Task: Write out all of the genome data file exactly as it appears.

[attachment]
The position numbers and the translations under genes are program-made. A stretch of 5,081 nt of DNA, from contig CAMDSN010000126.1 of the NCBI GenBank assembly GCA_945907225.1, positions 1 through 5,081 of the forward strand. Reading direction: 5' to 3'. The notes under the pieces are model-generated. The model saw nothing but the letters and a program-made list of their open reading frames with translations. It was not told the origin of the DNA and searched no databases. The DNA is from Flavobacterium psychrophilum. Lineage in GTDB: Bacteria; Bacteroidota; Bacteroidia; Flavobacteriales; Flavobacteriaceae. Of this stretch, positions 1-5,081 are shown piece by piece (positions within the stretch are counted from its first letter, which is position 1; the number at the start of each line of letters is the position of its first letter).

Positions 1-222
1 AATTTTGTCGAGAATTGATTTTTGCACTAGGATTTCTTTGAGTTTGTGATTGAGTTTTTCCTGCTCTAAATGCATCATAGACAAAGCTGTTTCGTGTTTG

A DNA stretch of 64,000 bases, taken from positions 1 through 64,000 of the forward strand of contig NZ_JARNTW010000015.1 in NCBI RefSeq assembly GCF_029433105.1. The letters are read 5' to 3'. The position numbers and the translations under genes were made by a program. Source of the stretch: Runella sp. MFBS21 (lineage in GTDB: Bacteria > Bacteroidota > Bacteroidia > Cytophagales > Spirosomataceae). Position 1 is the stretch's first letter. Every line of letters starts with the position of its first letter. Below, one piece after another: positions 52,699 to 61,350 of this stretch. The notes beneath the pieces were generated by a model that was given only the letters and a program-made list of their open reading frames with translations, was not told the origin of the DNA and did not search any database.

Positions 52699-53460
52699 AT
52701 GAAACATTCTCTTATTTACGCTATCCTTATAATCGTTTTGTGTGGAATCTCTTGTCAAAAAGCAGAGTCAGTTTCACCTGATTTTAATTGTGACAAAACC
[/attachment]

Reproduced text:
The position numbers and the translations under genes are program-made. A stretch of 5,081 nt of DNA, from contig CAMDSN010000126.1 of the NCBI GenBank assembly GCA_945907225.1, positions 1 through 5,081 of the forward strand. Reading direction: 5' to 3'. The notes under the pieces are model-generated. The model saw nothing but the letters and a program-made list of their open reading frames with translations. It was not told the origin of the DNA and searched no databases. The DNA is from Flavobacterium psychrophilum. Lineage in GTDB: Bacteria; Bacteroidota; Bacteroidia; Flavobacteriales; Flavobacteriaceae. Of this stretch, positions 1-5,081 are shown piece by piece (positions within the stretch are counted from its first letter, which is position 1; the number at the start of each line of letters is the position of its first letter).

Positions 1-222
1 AATTTTGTCGAGAATTGATTTTTGCACTAGGATTTCTTTGAGTTTGTGATTGAGTTTTTCCTGCTCTAAATGCATCATAGACAAAGCTGTTTCGTGTTTG

A DNA stretch of 64,000 bases, taken from positions 1 through 64,000 of the forward strand of contig NZ_JARNTW010000015.1 in NCBI RefSeq assembly GCF_029433105.1. The letters are read 5' to 3'. The position numbers and the translations under genes were made by a program. Source of the stretch: Runella sp. MFBS21 (lineage in GTDB: Bacteria > Bacteroidota > Bacteroidia > Cytophagales > Spirosomataceae). Position 1 is the stretch's first letter. Every line of letters starts with the position of its first letter. Below, one piece after another: positions 52,699 to 61,350 of this stretch. The notes beneath the pieces were generated by a model that was given only the letters and a program-made list of their open reading frames with translations, was not told the origin of the DNA and did not search any database.

Positions 52699-53460
52699 AT
52701 GAAACATTCTCTTATTTACGCTATCCTTATAATCGTTTTGTGTGGAATCTCTTGTCAAAAAGCAGAGTCAGTTTCACCTGATTTTAATTGTGACAAAACC